Nearly two months after the invasion of Agatu by Fulani herdsmen, more than 10 villages are still under siege by rampaging Fulani insurgents, according to Chief Elias Ekoyi Obekpa, traditional ruler of the Idoma tribe in Benue State, Nigeria.

Several days of attacks in February’s final days killed hundreds of people and sent thousands fleeing from the largely Christian area of Nigeria’s farming belt.

The villages still under siege share boundaries with Nasarawa State and the Gwer-West Local Government Area in Benue.

The monarch, who was addressing Benue State Governor Samuel Ortom during his visit to the ravaged communities on Tuesday, 5 April, declared that the menace of the Fulani herdsmen had turned into a real insurgency, beyond simply herder-farmer clashes.

Despite a deployment of military officers to Agatu, Obekpa noted that although many displaced people were now eager to return home, they cannot do so, for fear of the herders.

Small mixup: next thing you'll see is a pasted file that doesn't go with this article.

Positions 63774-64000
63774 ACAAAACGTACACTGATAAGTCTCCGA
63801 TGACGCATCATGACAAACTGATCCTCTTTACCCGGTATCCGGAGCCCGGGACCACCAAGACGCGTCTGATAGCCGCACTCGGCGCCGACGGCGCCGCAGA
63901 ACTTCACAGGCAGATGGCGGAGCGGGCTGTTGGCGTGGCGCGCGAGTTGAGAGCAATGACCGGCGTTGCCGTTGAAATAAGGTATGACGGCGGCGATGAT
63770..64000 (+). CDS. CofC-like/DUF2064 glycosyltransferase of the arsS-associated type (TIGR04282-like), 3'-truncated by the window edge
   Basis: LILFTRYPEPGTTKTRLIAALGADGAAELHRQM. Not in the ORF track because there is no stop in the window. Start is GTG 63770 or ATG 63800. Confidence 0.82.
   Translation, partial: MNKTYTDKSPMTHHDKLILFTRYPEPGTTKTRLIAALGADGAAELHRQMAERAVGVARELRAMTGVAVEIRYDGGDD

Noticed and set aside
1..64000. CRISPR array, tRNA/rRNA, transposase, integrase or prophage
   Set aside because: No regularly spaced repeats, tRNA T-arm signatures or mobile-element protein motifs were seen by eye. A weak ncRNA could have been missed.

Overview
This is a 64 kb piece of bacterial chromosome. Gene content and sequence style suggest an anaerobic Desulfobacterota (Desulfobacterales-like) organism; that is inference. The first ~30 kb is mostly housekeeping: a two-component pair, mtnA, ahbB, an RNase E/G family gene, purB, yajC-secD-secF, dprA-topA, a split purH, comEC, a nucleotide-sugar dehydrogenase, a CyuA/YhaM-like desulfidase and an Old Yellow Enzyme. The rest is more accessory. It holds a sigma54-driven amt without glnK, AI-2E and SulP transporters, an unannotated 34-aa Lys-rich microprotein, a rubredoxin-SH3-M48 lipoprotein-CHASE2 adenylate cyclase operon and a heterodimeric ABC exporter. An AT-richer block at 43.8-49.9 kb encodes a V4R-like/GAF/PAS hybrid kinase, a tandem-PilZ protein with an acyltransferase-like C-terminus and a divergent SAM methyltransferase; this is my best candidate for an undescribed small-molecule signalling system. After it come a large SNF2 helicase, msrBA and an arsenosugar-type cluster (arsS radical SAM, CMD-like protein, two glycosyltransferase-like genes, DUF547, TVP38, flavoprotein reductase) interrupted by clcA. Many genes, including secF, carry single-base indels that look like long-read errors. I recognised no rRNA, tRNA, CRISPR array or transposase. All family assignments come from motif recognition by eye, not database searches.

According to a staff representative of Open Doors, a charity that supports Christians under pressure for their faith, those who were left behind are desperate – so desperate that they almost attacked a team trying to give them relief aid.

“The pastors there said it was all a result of their situation – no food, no support and people dying in the camp due to lack of food. We thought we were going to give emergency relief to about 50 people, but suddenly over a thousand people showed up,” a worker on the ground said.

The Och’Idoma urged Governor Ortom to ensure soldiers and other security operatives are deployed in areas under siege, as well as communities where villagers are yet to return.